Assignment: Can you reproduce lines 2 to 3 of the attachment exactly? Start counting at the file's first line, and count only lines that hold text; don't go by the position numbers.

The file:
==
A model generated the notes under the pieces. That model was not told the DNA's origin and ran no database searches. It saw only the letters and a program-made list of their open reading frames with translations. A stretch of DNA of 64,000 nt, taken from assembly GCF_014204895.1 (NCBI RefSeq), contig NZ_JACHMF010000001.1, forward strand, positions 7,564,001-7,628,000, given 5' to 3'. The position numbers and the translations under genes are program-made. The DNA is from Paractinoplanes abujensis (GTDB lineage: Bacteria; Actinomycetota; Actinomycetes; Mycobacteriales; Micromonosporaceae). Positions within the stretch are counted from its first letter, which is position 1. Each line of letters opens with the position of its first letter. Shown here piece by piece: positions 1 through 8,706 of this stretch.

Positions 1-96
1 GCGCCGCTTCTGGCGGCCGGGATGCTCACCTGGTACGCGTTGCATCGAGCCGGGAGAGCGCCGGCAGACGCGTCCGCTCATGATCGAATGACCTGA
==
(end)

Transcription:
Positions 1-96
1 GCGCCGCTTCTGGCGGCCGGGATGCTCACCTGGTACGCGTTGCATCGAGCCGGGAGAGCGCCGGCAGACGCGTCCGCTCATGATCGAATGACCTGA